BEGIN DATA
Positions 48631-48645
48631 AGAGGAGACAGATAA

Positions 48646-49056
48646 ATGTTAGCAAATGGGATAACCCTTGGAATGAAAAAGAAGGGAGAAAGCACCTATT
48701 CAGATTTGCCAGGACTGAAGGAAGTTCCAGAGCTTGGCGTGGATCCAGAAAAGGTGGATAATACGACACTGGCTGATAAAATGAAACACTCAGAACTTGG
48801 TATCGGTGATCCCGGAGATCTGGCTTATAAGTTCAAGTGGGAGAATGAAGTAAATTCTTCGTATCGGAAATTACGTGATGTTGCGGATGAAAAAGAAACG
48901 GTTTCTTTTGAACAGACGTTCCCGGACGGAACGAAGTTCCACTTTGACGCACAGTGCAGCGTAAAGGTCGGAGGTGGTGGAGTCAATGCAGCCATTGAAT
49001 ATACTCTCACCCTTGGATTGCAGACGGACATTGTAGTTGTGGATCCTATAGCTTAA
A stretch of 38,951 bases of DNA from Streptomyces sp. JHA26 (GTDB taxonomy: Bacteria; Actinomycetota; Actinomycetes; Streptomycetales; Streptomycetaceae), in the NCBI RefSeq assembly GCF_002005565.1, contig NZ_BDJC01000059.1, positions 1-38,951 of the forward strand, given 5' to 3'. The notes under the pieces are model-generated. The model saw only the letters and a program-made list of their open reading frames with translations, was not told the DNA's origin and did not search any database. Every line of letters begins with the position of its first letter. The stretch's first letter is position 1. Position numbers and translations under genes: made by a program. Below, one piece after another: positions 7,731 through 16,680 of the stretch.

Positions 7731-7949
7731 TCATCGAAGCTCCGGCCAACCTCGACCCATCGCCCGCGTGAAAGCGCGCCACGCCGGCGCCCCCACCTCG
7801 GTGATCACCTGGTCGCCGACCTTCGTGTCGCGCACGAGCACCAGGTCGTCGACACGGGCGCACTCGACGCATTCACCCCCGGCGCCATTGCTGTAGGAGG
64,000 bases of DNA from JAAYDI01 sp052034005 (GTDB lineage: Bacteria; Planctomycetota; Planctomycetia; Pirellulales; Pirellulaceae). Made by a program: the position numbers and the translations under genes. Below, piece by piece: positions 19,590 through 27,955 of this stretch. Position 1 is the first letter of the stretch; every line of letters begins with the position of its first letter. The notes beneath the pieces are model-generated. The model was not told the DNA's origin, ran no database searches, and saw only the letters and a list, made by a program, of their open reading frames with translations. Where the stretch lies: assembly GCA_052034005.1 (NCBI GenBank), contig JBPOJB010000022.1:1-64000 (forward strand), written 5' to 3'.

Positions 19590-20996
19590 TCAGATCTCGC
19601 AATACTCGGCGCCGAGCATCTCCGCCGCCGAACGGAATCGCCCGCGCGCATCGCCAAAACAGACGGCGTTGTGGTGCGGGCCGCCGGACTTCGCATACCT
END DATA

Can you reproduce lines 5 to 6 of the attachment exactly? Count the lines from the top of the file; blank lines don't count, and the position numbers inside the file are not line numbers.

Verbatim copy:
48701 CAGATTTGCCAGGACTGAAGGAAGTTCCAGAGCTTGGCGTGGATCCAGAAAAGGTGGATAATACGACACTGGCTGATAAAATGAAACACTCAGAACTTGG
48801 TATCGGTGATCCCGGAGATCTGGCTTATAAGTTCAAGTGGGAGAATGAAGTAAATTCTTCGTATCGGAAATTACGTGATGTTGCGGATGAAAAAGAAACG